2. Keep Your Cool
Always allow your engine to cool completely before commencing work, or you may find yourself in a sticky situation.
3. Keep It Clean
Using a vacuum, suck out any dirt or debris from the region surrounding the spark plug before you begin removing any of them. When the plugs are removed from the engine, the purpose is to prevent dirt from entering the combustion chambers. You may also consider bringing a little amount of carb cleaner merely to create an extremely clean work surface that won’t spill grime on you if you hit it while working.
4. Go to Your Home
If you need to remove anything, such as vacuum hoses, coils, or other components that may be easily misplaced, name them before disconnecting them so that they can be reconnected quickly.
5. One by One
Plugs should be removed and replaced one at a time. If you do this now, you will avoid the frustration of having to figure out where each wire goes later on.
6. Gadget Inspector
As each plug is being removed, make sure to inspect it. Examine the engine for signs of excessive carbon buildup, oil, unburned gasoline, or damage to detect previously undiscovered engine issues. Any of these signs point to a more serious condition that needs to be addressed as soon as possible.
7. Mind the Gap
In today’s world, most plugs are pre-gapped, but you should check to make sure the gap is proper using a gauge (carefully, especially if the plug is iridium) and that there is no prior damage.
8. Keeping the Spark Alive
In today’s world, most plugs are pre-gapped, but you should check to make sure the gap is proper using a gauge (carefully, especially if the plug is iridium) and that there is no prior damage before using it.
9. Sparking Joy
Most plugs these days are pre-gapped, but you’ll want to check to make sure the gap is proper using a gauge (carefully, especially if it’s iridium) and that there is no prior damage.
10. Well Adjusted
When the wires are put on the new plugs, check to see that they are completely seated. You’ll hear a little pop to let you know they’ve made it in.
If you have a coil-on-plug ignition system, you should take advantage of this chance to replace the coil-on-plug boot (where applicable). Because you’ve already completed the majority of the job, it’s an excellent “may as well” item. It’s as simple as that! You may complete it as a fast afternoon project at home to keep your engine in good working order. Take a look at all of the electricalignment systemproducts available on NAPA Online or visit one of our 17,000 NAPA AutoCare facilities for regular maintenance and repairs.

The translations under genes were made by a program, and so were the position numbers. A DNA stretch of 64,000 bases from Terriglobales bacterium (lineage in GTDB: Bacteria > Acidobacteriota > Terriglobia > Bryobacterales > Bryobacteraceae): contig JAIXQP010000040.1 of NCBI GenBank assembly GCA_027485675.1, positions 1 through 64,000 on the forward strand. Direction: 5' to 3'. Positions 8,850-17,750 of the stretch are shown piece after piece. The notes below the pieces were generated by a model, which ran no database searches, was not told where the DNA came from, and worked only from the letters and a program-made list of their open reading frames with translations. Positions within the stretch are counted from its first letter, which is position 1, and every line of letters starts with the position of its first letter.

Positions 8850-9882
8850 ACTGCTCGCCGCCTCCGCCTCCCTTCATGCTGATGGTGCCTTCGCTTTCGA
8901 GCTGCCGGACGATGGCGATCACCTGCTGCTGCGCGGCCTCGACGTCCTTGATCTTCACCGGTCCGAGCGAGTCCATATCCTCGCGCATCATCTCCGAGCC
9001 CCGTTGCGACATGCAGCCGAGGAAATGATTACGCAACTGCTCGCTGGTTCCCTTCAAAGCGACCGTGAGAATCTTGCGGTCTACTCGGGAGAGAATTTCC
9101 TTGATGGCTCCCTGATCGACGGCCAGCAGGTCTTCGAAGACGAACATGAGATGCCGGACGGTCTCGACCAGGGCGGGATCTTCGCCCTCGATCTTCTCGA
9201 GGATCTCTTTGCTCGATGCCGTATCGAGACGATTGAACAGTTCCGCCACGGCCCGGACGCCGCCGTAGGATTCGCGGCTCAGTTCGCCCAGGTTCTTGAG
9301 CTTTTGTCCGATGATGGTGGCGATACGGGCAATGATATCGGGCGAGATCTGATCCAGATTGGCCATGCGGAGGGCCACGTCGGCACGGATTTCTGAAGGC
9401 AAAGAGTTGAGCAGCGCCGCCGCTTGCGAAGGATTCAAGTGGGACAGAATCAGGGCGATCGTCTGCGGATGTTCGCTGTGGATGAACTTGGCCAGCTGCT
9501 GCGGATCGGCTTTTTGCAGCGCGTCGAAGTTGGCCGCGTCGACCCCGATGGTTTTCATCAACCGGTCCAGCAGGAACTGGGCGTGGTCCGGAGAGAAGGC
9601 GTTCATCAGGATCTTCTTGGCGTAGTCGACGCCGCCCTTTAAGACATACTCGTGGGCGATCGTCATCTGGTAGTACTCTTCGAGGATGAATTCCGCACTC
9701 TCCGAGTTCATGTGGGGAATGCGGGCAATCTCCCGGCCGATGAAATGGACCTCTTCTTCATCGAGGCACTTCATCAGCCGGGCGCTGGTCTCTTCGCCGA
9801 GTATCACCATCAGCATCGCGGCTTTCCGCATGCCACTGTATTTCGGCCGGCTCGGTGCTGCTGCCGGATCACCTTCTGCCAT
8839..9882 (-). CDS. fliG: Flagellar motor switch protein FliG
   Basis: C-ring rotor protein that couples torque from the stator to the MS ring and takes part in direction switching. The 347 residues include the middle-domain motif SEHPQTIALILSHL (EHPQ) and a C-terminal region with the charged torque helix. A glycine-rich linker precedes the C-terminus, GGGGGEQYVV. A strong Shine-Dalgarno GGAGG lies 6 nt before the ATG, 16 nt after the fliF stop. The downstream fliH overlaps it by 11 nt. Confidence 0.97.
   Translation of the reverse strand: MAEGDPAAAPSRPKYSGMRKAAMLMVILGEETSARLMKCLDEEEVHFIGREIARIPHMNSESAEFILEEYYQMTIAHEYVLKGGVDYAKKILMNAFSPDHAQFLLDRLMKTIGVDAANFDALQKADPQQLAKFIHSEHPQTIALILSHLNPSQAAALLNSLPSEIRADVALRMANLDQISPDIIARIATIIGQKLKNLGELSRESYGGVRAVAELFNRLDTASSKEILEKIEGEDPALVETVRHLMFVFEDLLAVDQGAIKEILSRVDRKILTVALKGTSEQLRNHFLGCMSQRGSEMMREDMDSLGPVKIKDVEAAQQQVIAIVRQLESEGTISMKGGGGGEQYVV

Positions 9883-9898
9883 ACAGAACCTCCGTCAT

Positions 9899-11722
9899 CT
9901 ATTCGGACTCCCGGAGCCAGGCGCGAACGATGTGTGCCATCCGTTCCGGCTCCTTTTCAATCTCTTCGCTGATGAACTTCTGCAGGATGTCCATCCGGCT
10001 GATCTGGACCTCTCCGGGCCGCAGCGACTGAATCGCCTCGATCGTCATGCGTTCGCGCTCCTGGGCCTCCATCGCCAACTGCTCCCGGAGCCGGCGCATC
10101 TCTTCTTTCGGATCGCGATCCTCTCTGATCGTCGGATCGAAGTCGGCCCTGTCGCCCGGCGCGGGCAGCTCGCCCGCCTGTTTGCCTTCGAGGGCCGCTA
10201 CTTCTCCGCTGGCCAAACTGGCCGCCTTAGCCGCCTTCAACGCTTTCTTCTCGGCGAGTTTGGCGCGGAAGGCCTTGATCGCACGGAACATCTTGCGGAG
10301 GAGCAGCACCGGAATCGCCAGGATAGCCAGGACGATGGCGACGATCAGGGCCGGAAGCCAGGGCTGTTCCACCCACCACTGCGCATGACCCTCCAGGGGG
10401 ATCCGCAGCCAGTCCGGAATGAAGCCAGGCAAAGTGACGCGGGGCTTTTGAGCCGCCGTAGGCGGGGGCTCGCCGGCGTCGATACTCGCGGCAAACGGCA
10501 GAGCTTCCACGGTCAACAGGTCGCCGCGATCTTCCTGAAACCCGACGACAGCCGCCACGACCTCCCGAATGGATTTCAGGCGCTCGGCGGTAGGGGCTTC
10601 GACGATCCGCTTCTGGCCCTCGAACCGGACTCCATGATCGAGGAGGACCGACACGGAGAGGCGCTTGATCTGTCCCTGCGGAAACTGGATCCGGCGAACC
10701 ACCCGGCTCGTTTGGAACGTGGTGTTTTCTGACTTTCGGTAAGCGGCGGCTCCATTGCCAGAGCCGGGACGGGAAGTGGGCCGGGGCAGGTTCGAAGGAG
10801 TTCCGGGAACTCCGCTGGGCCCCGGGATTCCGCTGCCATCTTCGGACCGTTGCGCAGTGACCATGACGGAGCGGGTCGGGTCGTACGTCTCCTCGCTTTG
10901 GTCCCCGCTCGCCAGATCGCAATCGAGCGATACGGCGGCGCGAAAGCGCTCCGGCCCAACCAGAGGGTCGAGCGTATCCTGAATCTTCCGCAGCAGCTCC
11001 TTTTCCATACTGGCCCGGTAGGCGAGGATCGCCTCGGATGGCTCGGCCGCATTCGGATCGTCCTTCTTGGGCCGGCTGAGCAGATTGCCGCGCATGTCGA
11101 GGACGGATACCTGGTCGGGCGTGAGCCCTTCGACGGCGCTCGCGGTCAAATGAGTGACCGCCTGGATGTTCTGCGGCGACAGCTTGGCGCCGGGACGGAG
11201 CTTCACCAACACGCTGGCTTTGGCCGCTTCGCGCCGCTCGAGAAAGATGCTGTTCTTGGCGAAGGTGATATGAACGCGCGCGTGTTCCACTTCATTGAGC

More information on replacing spark plugs may be obtained by consulting a trained professional at your local NAPA AUTO PARTS shop. Blair Lampe provided the photographs.
Blair LampeView All
Blair Lampe is a professional mechanic, blogger, theater technician, and wordsmith residing in New York City’s Flatiron District. Backpacking anywhere her boots will take her, rock climbing, experimental theater, a fresh rosé wine, and showering love on her 2001 Sierra truck are some of her favorite pastimes in her spare time.
How to Replace Spark Plugs in Your Car
Time a few of hours Complexity BeginnerCost$20-50
The process of changing spark plugs takes around one hour (for a four-cylinder engine) and will save you at least one hundred dollars in labor costs if you do it yourself. In the majority of situations, it’s a straightforward procedure that will help you retain top performance and the best gas economy possible.
When a spark leaps the distance between two electrodes, it actually burns off (erodes) tiny bits of metal from each of the electrodes in the process. Over time, the distance between the two points widens to the point that the spark is unable to complete the leap. Misfires, decreased gas mileage, sluggish acceleration, and, finally, the dreaded “Check Engine” light are all signs that something is wrong.
When to CheckChange a Spark Plug
It should be noted that not all spark plugs have a 100,000-mile rating. In fact, several automobile manufacturers advocate replacing the transmission every 30,000 miles. Whether determining when to change spark plugs, always refer to your owner’s handbook for the recommended service intervals for your vehicle. For those who can’t recall the last time they replaced their spark plugs, they may be removed and checked for gap and condition. Having invested the time and effort to begin inspecting spark plugs, you may as well replace them and create a new baseline for the future while you are already at it.
Signs of a Bad Spark Plug
In contrast to the manufacturers’ advice for oil changes, which tend to be unduly conservative, the recommendations for how often to change spark plugs are frequently overly enthusiastic. For example, if you have 80,000 miles on a set of 100,000-mile plugs, they are 80 percent worn and are beginning to have an impact on the performance of the engine and the efficiency of the fuel system. Even worse, after so many kilometers, there is a lot of spark plug wear, and spark plugs have a tendency to seize in the cylinder head as a result of this.
So, what exactly are the advantages of upgrading your spark plugs?
Do it Yourself or Take it to a Pro?